Much has been written about the connection between authentic learning and self-actualization. A great way to ensure you are an effective teacher is to think about your classroom through the lens of Maslow’s Hierarchy of Needs.
Here are some ideas for meeting your students’ needs at each level in order to ensure they are able to access self-actualization and, ultimately, long-lasting learning.
- Physiological Needs: For those of us who teach in under-served schools, these needs can be pressing. Ideally teachers are working with Social Workers and/or school councilors to help students and their families access resources. Unfortunately, teachers often need to teach students who are operating at the basic survival level with some critical needs going unmet. Keeping food in the classroom, getting to know parents through home visits or phone calls, building relationships with students so you know when they have needs, and working with community partners (like clinics or food banks) can be ways to ensure these needs are met.
- Safety: A critical component to safety is strong classroom management founded on a few principles (such as respect, responsibility and responsiveness). Hold students accountable to your rules and do not be afraid to give consequences with your expectations for behavior are breeched. It should be very clear what can and cannot happen in your classroom. When students know what to expect, they can relax and begin to access the more developed parts of their brain (which, lord knows, they find difficult enough).
- Social Needs: The two key aspects here are student-teacher relationships and student-student relationships within the class. As the teacher our job is to make sure both types of relationships are strong. Get to know your students via one-on-one conferences, student surveys, home visits, and quick conversations in the hallway (I like to stand at my door and shake hands with every student as they enter). Likewise, students should know their teachers – show pictures of your family, play music you like, casually and quickly mention aspects from your life without going down a rabbit trail (“So Hamlet is clearly embarrassed here – just like I was when, in 10th grade, the guy I had a crush on read my diary. Yes, that happened. No, we are not going to talk about it. Let’s keep reading at line 342 . . .”). Also, help students to get to know each other by regularly providing opportunities for them to meet new people in the classroom (switch up seats, partners, etc.) and talk briefly about non-academic topics. I like to give students 1 minute to discuss the worst movie ever or their favorite song or TV show before they dive into the academic task when working with partners. In one of the most difficult classes I ever taught, I spent 5 minutes after the Do Now activity playing some kind of ice-breaker game every single day. The goal is to make the class feel like a special club with inside jokes and traditions and funny stories that cement it together.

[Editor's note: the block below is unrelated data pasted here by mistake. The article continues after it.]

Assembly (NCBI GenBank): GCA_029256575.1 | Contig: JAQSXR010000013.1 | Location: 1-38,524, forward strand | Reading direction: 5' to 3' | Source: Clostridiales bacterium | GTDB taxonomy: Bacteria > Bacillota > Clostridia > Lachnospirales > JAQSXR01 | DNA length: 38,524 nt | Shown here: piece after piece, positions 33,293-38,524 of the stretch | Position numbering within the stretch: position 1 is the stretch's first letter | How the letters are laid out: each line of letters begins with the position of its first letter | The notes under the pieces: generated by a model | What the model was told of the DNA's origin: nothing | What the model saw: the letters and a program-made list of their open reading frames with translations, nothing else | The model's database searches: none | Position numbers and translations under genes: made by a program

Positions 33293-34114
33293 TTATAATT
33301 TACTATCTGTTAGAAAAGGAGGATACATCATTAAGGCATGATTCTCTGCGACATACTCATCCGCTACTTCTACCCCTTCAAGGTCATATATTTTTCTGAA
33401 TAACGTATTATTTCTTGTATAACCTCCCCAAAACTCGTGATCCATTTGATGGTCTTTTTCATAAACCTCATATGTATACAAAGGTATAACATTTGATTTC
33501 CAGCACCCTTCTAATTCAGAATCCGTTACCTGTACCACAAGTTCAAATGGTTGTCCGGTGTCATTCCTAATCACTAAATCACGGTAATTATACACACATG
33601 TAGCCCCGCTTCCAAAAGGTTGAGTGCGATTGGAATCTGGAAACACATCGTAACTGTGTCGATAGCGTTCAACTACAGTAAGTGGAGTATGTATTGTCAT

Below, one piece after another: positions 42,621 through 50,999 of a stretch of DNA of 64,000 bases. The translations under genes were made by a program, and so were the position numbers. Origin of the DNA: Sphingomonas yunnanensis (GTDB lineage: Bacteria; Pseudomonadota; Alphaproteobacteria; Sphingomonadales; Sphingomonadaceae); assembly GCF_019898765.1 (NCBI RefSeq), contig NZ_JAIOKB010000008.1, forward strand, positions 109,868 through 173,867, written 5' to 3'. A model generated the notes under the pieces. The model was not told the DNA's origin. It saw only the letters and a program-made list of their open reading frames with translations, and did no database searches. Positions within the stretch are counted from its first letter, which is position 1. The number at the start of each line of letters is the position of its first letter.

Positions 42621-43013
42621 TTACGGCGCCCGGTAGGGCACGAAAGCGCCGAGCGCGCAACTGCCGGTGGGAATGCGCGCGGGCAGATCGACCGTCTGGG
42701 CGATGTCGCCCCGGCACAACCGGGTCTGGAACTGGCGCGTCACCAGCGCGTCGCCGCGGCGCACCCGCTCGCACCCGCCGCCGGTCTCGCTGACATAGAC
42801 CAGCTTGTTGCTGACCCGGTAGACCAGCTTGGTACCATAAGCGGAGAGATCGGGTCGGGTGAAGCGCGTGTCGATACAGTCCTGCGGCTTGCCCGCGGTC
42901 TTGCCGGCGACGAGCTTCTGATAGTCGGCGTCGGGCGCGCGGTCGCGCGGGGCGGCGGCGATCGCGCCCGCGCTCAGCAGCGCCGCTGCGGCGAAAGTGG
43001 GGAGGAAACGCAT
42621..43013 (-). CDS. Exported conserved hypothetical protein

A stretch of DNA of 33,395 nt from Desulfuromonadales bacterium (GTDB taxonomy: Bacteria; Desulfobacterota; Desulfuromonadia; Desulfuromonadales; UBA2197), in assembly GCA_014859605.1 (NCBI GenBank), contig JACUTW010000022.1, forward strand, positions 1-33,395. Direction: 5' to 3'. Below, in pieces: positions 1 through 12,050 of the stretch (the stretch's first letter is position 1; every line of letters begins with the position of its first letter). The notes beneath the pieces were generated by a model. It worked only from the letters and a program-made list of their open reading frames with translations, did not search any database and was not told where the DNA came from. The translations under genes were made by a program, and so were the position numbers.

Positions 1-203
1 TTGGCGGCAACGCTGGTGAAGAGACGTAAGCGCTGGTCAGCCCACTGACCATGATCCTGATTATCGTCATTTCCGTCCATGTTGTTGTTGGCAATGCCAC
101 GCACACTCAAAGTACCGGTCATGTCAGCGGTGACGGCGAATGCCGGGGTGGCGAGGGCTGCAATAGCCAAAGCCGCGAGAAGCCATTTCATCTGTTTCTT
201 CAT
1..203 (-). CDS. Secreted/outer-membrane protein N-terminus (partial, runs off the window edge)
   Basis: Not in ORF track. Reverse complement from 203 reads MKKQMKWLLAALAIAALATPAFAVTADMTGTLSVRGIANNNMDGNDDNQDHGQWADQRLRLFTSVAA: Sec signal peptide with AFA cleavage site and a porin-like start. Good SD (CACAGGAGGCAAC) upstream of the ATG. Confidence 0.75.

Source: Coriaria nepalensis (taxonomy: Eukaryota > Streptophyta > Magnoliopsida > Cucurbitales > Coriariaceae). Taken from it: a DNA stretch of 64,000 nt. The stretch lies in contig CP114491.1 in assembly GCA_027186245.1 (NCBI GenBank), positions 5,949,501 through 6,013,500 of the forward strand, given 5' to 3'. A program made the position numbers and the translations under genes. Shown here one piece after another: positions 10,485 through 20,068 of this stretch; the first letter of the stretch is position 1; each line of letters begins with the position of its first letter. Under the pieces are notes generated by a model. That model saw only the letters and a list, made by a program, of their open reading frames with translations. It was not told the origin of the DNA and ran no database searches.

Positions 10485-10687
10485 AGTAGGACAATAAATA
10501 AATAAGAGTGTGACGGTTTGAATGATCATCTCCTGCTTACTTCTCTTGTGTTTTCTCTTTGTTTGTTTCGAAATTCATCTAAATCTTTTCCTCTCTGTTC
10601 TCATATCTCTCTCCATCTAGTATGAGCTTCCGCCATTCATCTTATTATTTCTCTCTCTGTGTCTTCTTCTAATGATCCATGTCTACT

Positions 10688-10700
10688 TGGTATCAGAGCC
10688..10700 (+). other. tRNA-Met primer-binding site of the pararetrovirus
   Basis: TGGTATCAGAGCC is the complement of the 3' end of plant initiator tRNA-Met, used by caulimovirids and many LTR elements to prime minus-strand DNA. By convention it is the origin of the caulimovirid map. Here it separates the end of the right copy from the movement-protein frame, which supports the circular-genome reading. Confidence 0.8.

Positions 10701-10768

- Esteem: Celebrate not only academic achievement (the A grades) but also academic improvement. Have students track their progress either by objective mastery or skills acquisition (ex. improved performance on a writing rubric) and celebrate when there is growth. This could look like putting stickers on a chart, one-on-one conferences where you go over student’s tracking tool, or a weekly ceremony where you play “We are the champions” turn on a strobe light and have students who have improved soul train down the center of the class to celebrate. Another way to do this is to celebrate collective achievement. Track the average grades of your class and post them publicly. Celebrate when there is real improvement and growth from one assessment to the next.
- Self-Actualization: This is the tier where learning happens. However, if you read the descriptors on the pyramid – creativity, problem-solving, authenticity, spontaneity – it doesn’t exactly describe the high stakes tests our students must take or the traditional everyone-in-rows-now-listen-to-me-talk model of teaching. It is so important to provide learner centered lessons as well as authentic assessments for our students even if we also have to get them ready for an exam.